{Valentine's dinner followed by a show}

We had a wonderful evening together on Valentine’s Day of 2009, but apparently that night we came home and I began expressing concerns that maybe our relationship wouldn’t be able to sustain this trans thing. I say ‘apparently’ because I honestly don’t remember most of the conversation and I don’t know what spurred it. I just remember feeling distant, almost numb, and sincerely fearful that our relationship might end because of something I had little control over.

It was sensitive between us for the next few days, but I think in that time I realized some important things about my own process. I learned that I was worried a gender transition would fundamentally change the partner I knew and loved. When I expressed that to Mr. FW he was easily able to convince me that if and when I had those concerns, he would listen to them and take them seriously. I also realized that my primary fears about him being a man were based on the worst stereotypes about masculinity run amok—things like explosive anger and a lack of emotional sensitivity—traits that I logically knew were so far from who Mr. FW is that it would take more than just a little testosterone to result in those changes. Throughout this process, my love for Mr. FW and my desire to spend my life with him never waivered, and I also never doubted his commitment to me.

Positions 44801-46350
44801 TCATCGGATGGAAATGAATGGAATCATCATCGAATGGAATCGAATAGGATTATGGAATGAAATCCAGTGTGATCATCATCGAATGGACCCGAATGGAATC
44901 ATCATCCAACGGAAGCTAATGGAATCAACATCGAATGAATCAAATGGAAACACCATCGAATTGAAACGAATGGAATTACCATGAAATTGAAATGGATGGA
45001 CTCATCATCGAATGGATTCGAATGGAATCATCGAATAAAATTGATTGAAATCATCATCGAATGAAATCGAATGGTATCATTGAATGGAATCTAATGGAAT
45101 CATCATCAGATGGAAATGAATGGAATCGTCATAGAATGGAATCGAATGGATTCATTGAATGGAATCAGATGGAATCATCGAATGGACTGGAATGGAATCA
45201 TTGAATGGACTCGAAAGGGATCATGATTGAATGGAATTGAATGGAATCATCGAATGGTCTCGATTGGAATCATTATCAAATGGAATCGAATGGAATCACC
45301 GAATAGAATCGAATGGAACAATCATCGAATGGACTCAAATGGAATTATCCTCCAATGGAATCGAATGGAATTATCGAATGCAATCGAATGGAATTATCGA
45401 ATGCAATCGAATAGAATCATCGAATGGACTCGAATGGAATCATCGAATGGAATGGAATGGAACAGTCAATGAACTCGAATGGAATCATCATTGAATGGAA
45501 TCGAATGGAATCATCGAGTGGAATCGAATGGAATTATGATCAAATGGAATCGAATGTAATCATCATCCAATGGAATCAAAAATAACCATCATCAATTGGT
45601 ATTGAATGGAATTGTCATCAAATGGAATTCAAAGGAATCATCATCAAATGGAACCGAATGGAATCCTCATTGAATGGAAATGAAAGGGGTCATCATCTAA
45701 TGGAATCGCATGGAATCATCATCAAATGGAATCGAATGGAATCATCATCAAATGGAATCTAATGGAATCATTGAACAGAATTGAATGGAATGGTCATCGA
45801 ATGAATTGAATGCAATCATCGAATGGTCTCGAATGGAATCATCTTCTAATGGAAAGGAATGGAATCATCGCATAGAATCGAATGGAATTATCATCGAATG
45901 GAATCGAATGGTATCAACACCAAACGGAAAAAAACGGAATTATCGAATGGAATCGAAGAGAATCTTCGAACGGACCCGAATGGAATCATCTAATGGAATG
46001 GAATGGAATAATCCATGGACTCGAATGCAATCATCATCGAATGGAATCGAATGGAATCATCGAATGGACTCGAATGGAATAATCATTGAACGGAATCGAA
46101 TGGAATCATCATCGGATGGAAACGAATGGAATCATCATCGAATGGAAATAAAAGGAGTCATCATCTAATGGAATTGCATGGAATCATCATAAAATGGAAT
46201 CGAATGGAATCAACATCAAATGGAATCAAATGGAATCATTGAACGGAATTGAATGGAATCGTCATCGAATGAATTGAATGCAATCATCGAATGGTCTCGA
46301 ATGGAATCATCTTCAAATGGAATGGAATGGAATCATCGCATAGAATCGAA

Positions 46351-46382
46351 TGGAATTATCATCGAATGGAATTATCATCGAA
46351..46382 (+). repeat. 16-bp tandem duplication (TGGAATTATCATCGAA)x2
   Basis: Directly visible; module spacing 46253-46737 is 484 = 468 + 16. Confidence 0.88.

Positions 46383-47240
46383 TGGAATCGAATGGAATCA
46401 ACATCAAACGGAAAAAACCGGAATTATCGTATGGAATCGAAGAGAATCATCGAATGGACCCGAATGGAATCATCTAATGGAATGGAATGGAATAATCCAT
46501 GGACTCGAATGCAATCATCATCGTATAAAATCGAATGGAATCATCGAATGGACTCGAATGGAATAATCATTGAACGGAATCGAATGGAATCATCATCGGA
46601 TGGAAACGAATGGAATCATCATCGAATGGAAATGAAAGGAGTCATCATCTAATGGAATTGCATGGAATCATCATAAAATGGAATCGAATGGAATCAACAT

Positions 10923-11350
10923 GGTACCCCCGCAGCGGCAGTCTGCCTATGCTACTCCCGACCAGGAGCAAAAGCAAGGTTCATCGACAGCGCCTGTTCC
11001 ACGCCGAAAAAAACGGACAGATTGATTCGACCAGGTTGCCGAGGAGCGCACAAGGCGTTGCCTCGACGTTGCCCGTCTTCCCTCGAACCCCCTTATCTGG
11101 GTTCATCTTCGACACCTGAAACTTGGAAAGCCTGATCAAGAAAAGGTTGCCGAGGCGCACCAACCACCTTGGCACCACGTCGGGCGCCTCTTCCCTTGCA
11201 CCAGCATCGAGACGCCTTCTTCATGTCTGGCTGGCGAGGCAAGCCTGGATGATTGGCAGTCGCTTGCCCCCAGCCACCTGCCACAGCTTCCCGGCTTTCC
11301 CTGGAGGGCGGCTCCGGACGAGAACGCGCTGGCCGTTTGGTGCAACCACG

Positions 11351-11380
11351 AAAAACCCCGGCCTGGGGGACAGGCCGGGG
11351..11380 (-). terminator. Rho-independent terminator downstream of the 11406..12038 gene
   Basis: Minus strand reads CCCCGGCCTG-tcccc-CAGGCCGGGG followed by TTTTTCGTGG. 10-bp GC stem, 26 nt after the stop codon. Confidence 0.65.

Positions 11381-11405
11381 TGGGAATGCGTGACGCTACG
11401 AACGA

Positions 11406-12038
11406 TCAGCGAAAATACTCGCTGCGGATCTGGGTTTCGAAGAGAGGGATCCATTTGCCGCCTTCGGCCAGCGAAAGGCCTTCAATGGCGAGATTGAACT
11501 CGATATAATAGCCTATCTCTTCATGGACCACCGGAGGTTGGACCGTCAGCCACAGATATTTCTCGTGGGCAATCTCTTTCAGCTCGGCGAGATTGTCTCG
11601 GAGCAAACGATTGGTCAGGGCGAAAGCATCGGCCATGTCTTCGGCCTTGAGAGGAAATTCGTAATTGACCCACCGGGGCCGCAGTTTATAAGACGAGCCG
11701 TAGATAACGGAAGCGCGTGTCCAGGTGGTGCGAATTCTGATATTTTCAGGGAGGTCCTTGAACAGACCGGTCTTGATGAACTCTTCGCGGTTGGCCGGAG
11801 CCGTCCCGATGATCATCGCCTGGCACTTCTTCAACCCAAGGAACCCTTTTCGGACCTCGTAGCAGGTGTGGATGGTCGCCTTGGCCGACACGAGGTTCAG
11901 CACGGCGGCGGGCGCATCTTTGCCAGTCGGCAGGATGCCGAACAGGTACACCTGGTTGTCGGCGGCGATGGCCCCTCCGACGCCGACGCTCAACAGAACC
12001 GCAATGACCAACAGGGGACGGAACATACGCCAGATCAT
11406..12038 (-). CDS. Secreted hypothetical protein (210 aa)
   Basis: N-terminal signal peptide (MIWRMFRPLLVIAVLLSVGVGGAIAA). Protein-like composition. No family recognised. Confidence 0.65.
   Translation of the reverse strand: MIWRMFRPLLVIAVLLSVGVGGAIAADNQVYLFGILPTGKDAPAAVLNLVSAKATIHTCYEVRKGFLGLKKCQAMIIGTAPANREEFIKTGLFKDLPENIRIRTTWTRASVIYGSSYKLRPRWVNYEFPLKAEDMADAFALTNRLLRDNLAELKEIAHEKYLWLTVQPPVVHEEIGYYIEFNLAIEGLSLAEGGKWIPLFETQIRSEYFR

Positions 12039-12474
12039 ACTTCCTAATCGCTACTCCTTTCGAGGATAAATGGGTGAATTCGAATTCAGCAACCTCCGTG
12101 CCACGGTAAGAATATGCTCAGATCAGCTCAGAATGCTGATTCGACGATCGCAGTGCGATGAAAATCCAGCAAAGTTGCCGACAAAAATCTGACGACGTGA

Over the next few months we talked to each other about gender stuff honestly, openly, and often. We made little changes like experimenting with updating the name and gender of Mr. FW’s Mii on our Wii system or calling him “papa” to the dogs. Because Mr. FW is in graduate school for clinical psychology he was already required to completely 45 hours of personal psychotherapy prior to graduation, so he began counseling both to complete the requirement as well as to establish a therapeutic relationship so the psychologist could write the necessary letters for him. (Medical doctors will often require an assessment of psychological stability prior to beginning a hormone regimen or clearing someone for surgery.)

{ATV'ing in port}